There was a time a few years ago that every January I would religiously head off to the Birmingham NEC to got to the Autosports International show. There amongst the stands displaying the latest motorsport widgets was the Autosport magazine stand in which a tiny corner would be devoted to their cartoonist Jim Bamber. The magazine carried one of his cartoons every week and always captured the latest hot motorsport topic in his distinctive style and with great humour.
It was at Autosports one year that Jim and I were chatting and to this day I cannot remember what triggered this question but Jim said to me “Was it you that emailed me about doing my website?” to which I replied “No, but I can do it for you if you want!”. And so began Jim’s website and a long friendship.
The site went live in February 1998 and was called “The ones that got away” the idea being that it would showcase the cartoons that weren’t suitable for the mainstream publications Jim drew for but eventually everything went up there.
Each week Jim would email me a copy of his latest cartoon which I would massage into the sizes required by the site before uploading. Over time I developed the site so that Jim could add captions and some thoughts for each image that was uploaded. We also got into some early ecommerce by selling copies of the popular annual Pits compendium.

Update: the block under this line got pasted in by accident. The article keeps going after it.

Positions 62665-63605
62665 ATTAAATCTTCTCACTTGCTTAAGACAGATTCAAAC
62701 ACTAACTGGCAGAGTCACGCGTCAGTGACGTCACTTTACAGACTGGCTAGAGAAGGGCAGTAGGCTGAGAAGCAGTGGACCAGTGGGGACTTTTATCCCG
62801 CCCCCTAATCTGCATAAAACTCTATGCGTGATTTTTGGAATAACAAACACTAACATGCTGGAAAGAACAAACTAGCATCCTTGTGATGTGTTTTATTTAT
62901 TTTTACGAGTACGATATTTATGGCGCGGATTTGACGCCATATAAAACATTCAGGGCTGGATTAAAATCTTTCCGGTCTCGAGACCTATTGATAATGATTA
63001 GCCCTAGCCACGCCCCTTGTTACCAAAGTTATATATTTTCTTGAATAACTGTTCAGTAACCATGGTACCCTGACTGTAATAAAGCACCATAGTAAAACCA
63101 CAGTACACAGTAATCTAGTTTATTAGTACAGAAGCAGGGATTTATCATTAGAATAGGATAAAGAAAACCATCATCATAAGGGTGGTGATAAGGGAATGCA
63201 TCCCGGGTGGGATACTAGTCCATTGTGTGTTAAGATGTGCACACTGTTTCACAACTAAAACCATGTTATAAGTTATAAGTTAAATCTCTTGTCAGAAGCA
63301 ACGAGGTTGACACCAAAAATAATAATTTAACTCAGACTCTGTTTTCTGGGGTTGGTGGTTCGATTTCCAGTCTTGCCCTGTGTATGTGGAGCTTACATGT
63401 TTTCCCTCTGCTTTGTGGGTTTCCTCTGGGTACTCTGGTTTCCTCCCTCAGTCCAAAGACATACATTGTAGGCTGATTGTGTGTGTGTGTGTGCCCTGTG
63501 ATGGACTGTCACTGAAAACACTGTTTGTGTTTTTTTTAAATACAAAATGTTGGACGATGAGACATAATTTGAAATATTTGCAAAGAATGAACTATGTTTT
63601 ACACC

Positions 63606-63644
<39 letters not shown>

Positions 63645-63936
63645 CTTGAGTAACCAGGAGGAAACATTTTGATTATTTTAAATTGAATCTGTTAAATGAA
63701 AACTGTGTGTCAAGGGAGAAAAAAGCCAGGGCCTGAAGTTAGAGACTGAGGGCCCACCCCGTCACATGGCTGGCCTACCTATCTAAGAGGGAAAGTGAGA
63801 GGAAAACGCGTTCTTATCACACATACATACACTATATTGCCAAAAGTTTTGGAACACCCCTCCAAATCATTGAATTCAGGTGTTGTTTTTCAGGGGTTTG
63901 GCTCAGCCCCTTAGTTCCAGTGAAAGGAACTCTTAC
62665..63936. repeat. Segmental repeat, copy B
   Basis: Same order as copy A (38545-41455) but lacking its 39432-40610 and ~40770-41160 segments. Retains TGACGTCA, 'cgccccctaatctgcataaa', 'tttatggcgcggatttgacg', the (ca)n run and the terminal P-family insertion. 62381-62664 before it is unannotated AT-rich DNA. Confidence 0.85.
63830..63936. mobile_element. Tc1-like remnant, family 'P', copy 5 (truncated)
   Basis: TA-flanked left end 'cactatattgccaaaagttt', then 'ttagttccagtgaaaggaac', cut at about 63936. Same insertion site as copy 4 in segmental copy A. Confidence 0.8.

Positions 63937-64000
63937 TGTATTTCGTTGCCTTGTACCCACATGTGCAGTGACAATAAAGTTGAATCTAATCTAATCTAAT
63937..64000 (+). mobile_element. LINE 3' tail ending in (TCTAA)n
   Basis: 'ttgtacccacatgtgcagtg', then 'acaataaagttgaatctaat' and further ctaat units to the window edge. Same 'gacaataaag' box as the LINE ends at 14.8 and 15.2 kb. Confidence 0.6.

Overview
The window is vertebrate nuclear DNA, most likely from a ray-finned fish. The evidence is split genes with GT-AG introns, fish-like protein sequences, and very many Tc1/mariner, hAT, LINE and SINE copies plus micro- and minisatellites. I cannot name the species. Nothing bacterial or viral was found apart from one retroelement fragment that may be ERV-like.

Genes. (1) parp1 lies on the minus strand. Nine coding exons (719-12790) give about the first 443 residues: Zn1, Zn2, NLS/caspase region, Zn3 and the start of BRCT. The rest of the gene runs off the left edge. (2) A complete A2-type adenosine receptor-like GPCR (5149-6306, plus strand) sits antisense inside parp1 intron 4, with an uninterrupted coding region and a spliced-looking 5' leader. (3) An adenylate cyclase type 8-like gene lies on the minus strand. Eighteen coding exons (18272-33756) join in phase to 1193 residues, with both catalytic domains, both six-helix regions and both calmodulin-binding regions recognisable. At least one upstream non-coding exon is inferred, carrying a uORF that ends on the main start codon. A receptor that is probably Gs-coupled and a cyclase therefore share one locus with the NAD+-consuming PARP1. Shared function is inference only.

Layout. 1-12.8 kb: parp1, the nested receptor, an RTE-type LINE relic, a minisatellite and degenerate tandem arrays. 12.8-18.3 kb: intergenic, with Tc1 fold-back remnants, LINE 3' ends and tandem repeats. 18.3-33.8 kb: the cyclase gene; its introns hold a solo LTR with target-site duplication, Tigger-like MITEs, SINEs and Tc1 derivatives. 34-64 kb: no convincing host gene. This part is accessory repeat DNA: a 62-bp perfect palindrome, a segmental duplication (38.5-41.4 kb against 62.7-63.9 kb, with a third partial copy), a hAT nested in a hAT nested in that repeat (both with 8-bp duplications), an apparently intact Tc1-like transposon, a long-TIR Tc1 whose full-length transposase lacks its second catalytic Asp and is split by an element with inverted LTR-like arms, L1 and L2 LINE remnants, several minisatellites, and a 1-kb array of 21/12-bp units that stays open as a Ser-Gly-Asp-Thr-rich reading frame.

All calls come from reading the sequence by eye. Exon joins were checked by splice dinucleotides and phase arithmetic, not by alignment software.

Jim knew my love of Williams well and took great pleasure in sharing with me his latest cartoon documenting the teams ongoing woes. The following summed up the start of one season for Williams and shows how keenly observed his humour was.
However, like many others he could be frustrated with F1 and I suspected that his real passion was for rallying but, of course, the cartoons of F1 dominated as that’s what the majority wanted to see.
After quite a few years Jim had his figures out and the site began to conflict with the marketing effort on that so it we spent less time on it. However, we kept in touch and met on a number of occasions. We also emailed regularly talking about F1, Williams and our respective businesses. He also sent me some quite racy pictures at times too and not motor racy either – he had a real boyish sense of humour.
The last time we met was shortly after he had been diagnosed with cancer and despite the obvious difficulties stemming from that he remained on good form and was keen for a TV project that he had been involved with to take off. Jim continued to work until late last year and I think that Autosport is the poorer for the lack of his cartoons brining us back down to earth with a smile.
Jim, you will be greatly missed.